We had planned on escaping Mississippi earlier than we did. We knew that our accents would have trapped us in the Deep South. But while we were preparing to leave, we started making money, then MORE money, and sorta just stayed, even though I'd started income streams in other places, and was buying properties far-afield. Already, Dallas and Atlanta were Yankee places. And we (and our friends) dreamed of escaping to Seattle or Southampton or Greenwich or Beverly Hills. Our children, finally, picked Portland, after we'd bought a homesite in Malibu (Thanks, kids! You saved me from being the lady in the Lexus, killed by go-cart hauling, cigarette-puffing, Grandma Bruce Jenner, on the PCH). It's lucky we stayed in Madison as long as we did, because Portland, like Malibu and Beverly Hills, is a place to which you move, AFTER you've established yourself. There is no "opportunity" here, which is why it's still nice. There are no "jobs". In any event, we could not have prospered, had we still sounded like backwoods mutants.

But many people (from far better families than ours) are trapped, by their accents, in Mississippi. They sound like Opies or Goobers or Crackers or just-plain-MORONS, to outsiders. Much of Madison, Mississippi's ascendancy is due to the fact that a lot of smart, accomplished people moved there from other parts of the state. They had no real choice. Their home towns were dying, and their accents trapped them in Mississippi. The economy of the Capital's metropolitan area was the draw. But Jackson was considered a nasty backwater, full "Moralistic Carpetbagger White Trash Crooks" Jackson Jambalaya: Oxford House & local couple are moving recovering addicts into NE Jackson homes.. So, nice people moved to Madison, instead (this was before "necky types" started moving in, from Jackson). These folk moving in from places like the Delta were the people who could not alter their speech enough to function effectively outside the Afro-Celtic South. They have cousins, though, in Mountain Brook, Alabama; Highland Park, Texas; Druid Hills (Atlanta); Bellevue, Washington; Santa Monica; Santa Barbara; Malibu - and basically other every IQ mecca in America - who have managed to mask their accents. The female cousins tend to sound like Hillary Clinton.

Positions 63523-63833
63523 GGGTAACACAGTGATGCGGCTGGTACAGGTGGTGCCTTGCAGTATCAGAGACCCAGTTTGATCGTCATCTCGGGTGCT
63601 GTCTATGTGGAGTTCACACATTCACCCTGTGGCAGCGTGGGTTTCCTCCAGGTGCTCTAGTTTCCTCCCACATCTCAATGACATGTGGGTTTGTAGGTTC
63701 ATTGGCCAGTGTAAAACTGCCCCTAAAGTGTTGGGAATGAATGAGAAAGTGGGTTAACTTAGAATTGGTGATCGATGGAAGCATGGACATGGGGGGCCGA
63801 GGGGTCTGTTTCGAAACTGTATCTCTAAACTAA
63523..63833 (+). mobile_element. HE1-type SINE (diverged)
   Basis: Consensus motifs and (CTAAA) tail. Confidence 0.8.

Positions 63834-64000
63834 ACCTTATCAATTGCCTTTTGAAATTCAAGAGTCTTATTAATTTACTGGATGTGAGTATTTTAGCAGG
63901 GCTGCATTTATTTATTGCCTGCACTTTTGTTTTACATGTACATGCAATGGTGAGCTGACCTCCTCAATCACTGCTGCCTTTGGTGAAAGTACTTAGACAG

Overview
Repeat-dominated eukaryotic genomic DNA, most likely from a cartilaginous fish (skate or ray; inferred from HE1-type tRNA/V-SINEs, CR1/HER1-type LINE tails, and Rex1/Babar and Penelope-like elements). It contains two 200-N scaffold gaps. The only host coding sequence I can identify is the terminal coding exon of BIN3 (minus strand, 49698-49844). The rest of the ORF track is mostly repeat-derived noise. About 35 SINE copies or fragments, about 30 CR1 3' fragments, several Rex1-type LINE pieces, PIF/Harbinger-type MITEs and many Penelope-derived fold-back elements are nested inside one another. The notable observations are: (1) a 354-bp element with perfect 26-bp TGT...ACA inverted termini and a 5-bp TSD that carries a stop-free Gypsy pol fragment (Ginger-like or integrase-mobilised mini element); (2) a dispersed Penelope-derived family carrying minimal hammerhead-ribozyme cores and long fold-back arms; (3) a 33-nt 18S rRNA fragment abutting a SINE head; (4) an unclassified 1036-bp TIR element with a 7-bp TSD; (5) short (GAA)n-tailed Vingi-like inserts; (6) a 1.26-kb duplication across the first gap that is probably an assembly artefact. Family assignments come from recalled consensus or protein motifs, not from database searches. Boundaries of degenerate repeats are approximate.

I would add that most of us are chameleons. Our accents change with our moods, our locales, and our partners in conversation. That is as true of people still in Mississippi as it is of people who have escaped. Considering that the history of the state is one long series of financial upheavals, with people moving in desperate search of opportunity (Mississippi leads the nation in change-of-address, actually), learning to mask and adapt has been a matter of survival.
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Old 04-07-2015, 02:38 PM
 
Location: Chattanooga, TN
2,790 posts, read 3,876,460 times
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Quote:
Originally Posted by GrandviewGloria View Post